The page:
Identity

Gender Equality and Federalism

Gender Equality and Federalism

Abstract

Gender scholars argue that a federal model of governance can provide opportunities to advance gender equality and the rights of women. Those opportunities include increased opportunities to sit in public office, multiple access points for women to lobby for reform measures, encouraging policy transfer between different regions of a country, protecting women from violence by responding more effectively to ethnic diversity and conflict through the provision of autonomy, self-rule and self-determination, and enabling local concerns including the different interests of women to be better represented. In some situations, however, gender scholars argue a federal model of governance makes it difficult to achieve uniformity of laws, programs and services that benefit women, it fragments the solidarity of the women’s movements, and that it is costly and complicated to navigate making gender reform measures more difficult to implement.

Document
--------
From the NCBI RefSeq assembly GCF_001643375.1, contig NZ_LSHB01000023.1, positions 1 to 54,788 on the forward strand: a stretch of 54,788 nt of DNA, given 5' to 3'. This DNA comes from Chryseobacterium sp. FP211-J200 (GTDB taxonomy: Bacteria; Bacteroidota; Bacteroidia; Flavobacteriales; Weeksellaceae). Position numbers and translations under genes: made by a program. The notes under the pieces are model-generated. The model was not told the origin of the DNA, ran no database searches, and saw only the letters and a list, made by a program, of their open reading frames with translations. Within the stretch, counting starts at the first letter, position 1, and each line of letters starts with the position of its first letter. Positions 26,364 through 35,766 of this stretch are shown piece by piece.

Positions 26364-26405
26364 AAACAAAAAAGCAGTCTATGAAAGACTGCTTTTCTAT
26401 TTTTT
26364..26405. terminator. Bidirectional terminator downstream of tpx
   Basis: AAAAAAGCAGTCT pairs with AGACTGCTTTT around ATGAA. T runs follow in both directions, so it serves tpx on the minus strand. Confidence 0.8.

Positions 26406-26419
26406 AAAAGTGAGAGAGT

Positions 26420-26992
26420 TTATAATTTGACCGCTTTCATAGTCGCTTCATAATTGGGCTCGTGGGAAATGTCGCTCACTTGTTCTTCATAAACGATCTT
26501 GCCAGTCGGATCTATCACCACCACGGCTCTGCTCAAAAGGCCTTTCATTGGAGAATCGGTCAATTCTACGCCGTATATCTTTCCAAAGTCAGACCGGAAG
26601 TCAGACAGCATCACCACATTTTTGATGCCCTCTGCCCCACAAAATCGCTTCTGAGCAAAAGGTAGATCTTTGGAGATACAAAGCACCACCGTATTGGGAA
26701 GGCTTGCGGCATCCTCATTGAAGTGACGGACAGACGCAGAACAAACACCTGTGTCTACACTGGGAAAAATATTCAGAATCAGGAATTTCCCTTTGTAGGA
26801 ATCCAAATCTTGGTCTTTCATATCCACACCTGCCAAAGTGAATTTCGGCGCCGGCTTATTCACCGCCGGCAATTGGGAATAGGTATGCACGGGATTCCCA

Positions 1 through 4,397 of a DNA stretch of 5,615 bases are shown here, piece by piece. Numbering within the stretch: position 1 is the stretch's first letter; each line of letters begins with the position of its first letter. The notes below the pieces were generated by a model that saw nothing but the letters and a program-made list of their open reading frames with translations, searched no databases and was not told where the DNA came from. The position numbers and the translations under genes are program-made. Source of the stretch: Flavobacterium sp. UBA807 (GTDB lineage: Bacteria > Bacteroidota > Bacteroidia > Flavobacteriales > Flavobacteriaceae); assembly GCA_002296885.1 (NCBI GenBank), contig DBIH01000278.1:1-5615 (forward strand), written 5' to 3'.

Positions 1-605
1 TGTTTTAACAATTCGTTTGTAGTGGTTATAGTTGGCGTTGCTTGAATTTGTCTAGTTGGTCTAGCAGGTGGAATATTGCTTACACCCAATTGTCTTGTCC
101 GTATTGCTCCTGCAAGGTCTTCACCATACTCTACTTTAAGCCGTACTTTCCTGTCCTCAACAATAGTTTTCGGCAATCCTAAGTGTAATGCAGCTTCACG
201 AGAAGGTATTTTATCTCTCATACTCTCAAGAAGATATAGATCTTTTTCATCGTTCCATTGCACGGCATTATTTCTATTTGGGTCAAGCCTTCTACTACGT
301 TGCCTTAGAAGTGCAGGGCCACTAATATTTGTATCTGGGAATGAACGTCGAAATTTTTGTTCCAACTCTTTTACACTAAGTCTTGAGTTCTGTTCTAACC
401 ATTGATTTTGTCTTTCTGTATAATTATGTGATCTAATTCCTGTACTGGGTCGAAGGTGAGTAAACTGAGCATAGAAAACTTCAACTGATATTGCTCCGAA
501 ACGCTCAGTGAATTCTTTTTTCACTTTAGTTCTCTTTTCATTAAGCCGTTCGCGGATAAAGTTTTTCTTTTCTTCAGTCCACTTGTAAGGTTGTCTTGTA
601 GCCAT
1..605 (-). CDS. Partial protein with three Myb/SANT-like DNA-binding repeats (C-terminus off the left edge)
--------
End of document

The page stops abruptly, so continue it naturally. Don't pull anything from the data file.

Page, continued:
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Posted by Christine Forster in Policies, 0 comments
Multiple Territorial Identities and Social Cohesion

Multiple Territorial Identities and Social Cohesion

Abstract

Multiple territorial identities reflect the sedimentation of shared loyalties and political aspirations through the various levels of government. The ‘Moreno question’ was set according to a scale of five categories, which provide data on levels of identity belonging, intensity and sharing in contexts of political duality. After briefly discussing the ‘Moreno question’, this contribution analyses the implications of sub-state identity polarization concerning secession in the case of Catalonia and Spain. It concludes by noting that social cohesion is regarded as a desirable aim to be achieved depending not only on the politics of recognition but also on government institutions as facilitators of social trust.

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Posted by Luis Moreno in Theory, 0 comments